Afghan President Hamid Karzai and U.S. Secretary of State John Kerry said they were close to completing a security agreement that would allow some U.S. troops to stay in Afghanistan beyond 2014.
After two days of negotiations in Kabul, both leaders said the remaining obstacle to concluding the deal is whether Afghan representatives will endorse the U.S. having legal jurisdiction over international forces accused of committing crimes in the country. Any agreement must be approved by both Afghanistan’s parliament and a council of elders, Karzai told reporters late on Oct. 12.
“We reached agreements,” he said at the presidential palace in Kabul after the two sides hammered out a draft text of the Bilateral Security Agreement, wrapping up talks 10 hours later than planned. Karzai said he received “written guarantees” from Kerry’s side that detailed the U.S.’s commitment to defend Afghanistan against an outside attack.
President Barack Obama has said U.S. troops won’t stay to train and assist Afghan forces after the North Atlantic Treaty Organization withdraws all combat units next year unless the U.S. has a security agreement that protects any remaining forces. Last year, he had set a goal of completing a deal by Oct. 31.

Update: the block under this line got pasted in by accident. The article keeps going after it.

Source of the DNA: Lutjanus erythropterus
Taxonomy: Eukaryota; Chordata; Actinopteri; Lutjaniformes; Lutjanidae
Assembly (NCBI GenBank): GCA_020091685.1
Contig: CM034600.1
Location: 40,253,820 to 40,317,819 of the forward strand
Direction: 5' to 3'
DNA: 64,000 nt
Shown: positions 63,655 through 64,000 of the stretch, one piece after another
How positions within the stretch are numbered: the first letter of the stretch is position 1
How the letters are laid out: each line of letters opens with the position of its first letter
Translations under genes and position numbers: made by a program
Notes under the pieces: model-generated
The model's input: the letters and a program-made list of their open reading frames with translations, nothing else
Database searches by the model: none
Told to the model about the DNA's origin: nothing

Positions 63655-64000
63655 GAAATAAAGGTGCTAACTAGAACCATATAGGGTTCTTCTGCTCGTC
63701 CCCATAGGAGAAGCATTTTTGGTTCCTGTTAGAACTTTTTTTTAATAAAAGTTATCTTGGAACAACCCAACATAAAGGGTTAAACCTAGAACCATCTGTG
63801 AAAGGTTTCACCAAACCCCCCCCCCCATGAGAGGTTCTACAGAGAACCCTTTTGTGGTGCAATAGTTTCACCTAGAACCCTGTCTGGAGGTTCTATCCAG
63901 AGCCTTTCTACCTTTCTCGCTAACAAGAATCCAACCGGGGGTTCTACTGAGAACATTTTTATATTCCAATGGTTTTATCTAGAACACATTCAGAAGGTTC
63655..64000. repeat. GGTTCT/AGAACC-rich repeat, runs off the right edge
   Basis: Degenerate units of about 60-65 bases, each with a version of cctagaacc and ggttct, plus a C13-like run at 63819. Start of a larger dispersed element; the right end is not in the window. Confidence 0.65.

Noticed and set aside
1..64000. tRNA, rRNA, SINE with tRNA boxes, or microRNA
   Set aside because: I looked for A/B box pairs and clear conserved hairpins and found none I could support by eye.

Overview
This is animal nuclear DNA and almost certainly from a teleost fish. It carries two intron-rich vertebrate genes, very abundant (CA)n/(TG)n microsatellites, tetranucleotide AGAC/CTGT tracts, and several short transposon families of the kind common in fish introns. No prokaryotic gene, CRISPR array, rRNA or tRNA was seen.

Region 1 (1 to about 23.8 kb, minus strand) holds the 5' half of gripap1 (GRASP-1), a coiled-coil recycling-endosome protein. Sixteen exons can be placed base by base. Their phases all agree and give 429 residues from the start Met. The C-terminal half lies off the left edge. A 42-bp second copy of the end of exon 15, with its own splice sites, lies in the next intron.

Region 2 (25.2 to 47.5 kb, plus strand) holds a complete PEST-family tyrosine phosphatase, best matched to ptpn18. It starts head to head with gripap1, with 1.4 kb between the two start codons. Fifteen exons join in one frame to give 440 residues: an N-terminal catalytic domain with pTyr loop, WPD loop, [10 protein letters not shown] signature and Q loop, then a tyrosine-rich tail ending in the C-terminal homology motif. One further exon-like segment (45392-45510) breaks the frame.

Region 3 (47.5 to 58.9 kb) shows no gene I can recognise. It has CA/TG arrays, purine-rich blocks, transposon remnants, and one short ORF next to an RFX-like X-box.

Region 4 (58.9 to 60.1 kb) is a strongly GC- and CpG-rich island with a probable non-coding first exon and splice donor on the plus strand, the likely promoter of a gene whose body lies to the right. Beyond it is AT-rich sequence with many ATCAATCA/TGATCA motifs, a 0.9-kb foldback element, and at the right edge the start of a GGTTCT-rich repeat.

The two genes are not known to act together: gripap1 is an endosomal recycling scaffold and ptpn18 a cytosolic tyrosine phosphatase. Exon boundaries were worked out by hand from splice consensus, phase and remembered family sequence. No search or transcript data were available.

U.S. and Afghan officials involved in the talks said both sides agreed on the wording of a draft text. The next step is for a Loya Jirga, a national consultative assembly of tribal elders, to meet and consider the deal, a gathering that will probably take place next month.
Taliban leader Mullah Mohammad Omar warned of “grave consequences” for the U.S. and its allies if the agreement is signed, according to a statement sent to reporters today. Zabihullah Mujahed, a spokesman for the group, confirmed its authenticity by phone.
Omar cited the recent military overthrow of Egypt’s government helmed by the Muslim Brotherhood as evidence that the U.S. only respects election results when they suit its interests. Afghans won’t accept the security pact even if it gets approved by a Loya Jirga, Omar said.